Against the backdrop of an expected 9.27% GDB growth in the upcoming financial year, the latest Union Budget presented by Union Finance Minister Nirmala Sitharaman included 4 key priorities: PM Gati Shakti; inclusive development; productivity enhancement and investment, sunrise opportunities, energy transition and climate action; and financing of investments. Here are some of the key highlights of the Budget 2022-23.
Infrastructure and Energy
- To facilitate domestic manufacturing for the ambitious goal of 280 GW of installed solar capacity by 2030, an additional allocation of INR 19,500 crore for Production Linked Incentive for manufacture of high efficiency modules, with priority to fully integrated manufacturing units from polysilicon to solar PV modules, will be made.
- Government to promote use of public transport in urban areas.
- Battery swapping policy to allow EV charging stations for automobiles will be framed.
- Special Economic Zones Act will be replaced with new legislation for the development of enterprise and hubs. It will cover the existing industrial enclaves and enhance the competitiveness of exports.
- An international arbitration centre will be set up at GIFT City to provide faster dispute resolution.
- In addition, a world-class university to be allowed in GIFT IFSC (International Financial Services Centre) free from domestic regulation.
Insolvency and Bankruptcy
- Several IT-based systems have been established for accelerated registration of new companies. Now the Centre for Processing Accelerated Corporate Exit (C-PACE) with process re-engineering, will be established to facilitate and speed up the voluntary winding-up of these companies from the currently required 2 years to less than 6 months.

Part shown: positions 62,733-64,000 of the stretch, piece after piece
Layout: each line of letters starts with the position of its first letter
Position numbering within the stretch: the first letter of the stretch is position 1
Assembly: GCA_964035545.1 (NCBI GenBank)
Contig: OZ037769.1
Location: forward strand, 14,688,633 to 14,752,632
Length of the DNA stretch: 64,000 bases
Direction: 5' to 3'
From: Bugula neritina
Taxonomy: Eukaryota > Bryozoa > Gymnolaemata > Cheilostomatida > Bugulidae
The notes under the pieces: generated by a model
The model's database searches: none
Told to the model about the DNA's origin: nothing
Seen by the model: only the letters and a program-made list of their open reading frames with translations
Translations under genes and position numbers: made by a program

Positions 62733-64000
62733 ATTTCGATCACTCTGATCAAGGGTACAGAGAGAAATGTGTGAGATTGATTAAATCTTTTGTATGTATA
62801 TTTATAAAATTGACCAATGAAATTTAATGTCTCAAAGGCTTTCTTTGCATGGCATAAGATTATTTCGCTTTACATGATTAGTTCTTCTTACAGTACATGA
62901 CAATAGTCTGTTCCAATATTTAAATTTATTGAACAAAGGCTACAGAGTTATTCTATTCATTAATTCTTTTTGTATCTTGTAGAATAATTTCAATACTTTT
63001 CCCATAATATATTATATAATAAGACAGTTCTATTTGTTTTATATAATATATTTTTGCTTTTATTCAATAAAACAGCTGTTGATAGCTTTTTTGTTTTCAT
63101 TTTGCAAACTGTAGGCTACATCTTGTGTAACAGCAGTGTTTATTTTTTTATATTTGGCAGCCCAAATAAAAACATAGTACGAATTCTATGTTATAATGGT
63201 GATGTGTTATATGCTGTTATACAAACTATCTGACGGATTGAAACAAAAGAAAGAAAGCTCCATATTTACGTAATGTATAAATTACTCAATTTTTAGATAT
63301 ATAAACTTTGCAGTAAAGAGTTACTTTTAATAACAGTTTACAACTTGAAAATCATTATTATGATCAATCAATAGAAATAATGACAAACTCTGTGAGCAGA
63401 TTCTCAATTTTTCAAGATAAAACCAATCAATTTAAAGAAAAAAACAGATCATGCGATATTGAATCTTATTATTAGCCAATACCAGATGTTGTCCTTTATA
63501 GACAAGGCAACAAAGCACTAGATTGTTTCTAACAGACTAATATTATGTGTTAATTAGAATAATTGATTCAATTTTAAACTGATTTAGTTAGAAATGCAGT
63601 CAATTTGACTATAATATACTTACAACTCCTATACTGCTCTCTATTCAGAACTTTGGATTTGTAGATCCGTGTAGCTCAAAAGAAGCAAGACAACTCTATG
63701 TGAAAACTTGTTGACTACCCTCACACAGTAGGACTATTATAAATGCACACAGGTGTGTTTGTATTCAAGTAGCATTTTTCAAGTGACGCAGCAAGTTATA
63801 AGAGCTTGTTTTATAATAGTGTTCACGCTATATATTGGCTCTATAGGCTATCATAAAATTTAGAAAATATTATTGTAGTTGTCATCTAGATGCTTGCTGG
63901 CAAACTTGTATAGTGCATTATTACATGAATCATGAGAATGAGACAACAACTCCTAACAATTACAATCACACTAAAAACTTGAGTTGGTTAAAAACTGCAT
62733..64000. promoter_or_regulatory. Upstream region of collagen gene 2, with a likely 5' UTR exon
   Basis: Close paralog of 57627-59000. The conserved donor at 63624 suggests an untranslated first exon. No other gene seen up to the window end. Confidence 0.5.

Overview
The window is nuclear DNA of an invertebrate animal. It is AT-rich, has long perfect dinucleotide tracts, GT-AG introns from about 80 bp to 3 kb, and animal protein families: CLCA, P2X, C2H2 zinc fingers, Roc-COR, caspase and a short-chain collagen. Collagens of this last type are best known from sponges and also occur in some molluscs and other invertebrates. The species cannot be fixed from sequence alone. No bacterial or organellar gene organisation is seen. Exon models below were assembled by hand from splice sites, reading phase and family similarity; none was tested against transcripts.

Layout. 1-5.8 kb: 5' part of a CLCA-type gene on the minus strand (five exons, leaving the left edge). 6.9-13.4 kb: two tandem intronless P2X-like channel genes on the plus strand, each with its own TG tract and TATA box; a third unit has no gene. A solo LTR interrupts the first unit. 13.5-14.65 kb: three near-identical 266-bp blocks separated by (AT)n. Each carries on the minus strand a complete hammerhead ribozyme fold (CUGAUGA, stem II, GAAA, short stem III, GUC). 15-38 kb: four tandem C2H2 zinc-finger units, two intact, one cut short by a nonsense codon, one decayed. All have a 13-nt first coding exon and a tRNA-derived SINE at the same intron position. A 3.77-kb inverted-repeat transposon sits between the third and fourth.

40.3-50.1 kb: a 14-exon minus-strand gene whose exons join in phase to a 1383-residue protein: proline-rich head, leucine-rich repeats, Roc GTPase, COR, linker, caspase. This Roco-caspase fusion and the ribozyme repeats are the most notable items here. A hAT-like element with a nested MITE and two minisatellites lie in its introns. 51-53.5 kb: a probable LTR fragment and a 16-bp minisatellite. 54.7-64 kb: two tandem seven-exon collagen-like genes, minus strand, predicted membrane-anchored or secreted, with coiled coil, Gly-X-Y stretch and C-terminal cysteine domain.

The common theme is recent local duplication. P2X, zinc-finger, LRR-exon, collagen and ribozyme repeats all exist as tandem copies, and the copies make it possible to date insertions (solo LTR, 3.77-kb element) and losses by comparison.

- The Finance Minister has stated that necessary amendments will be carried out to the Insolvency and Bankruptcy Code, 2016. By way of two notices issued by the Government at the end of 2021, inviting comments from the public, it can be gauged that the following amendments may be brought about:
- Streamlining the provisions relating to improper trading and avoidable transactions
- Allowing for an out-of-court closure of a voluntary liquidation process prior to dissolution
- Mandating that all financial institutions rely on records with the information utility to demonstrate default of a corporate debtor and that National Company Law Tribunals (NCLTs) consider this sufficient evidence to commence CIRP
- Rolling out a cross-border insolvency framework, modelled on the UNCITRAL Model Law on Cross-Border Insolvency (Model Law)
- Providing a fixed time-period of 30 days to NCLTs for approval or rejection of resolution plans
- Clause 50 of the Finance Act, 2022 seeks to insert a new section 156A in the Income Tax Act relating to modification and revision of notice in certain cases. It is proposed to provide that where any tax, interest, penalty, fine or any other sum in respect of which a notice of demand has been issued under Section 156, is reduced as a result of an order of an Adjudicating Authority, the Assessing Officer shall modify the demand payable in conformity with such order and shall thereafter serve on the assessee a notice of demand specifying the sum payable, if any, and such notice of demand shall be deemed to be a notice under section 156.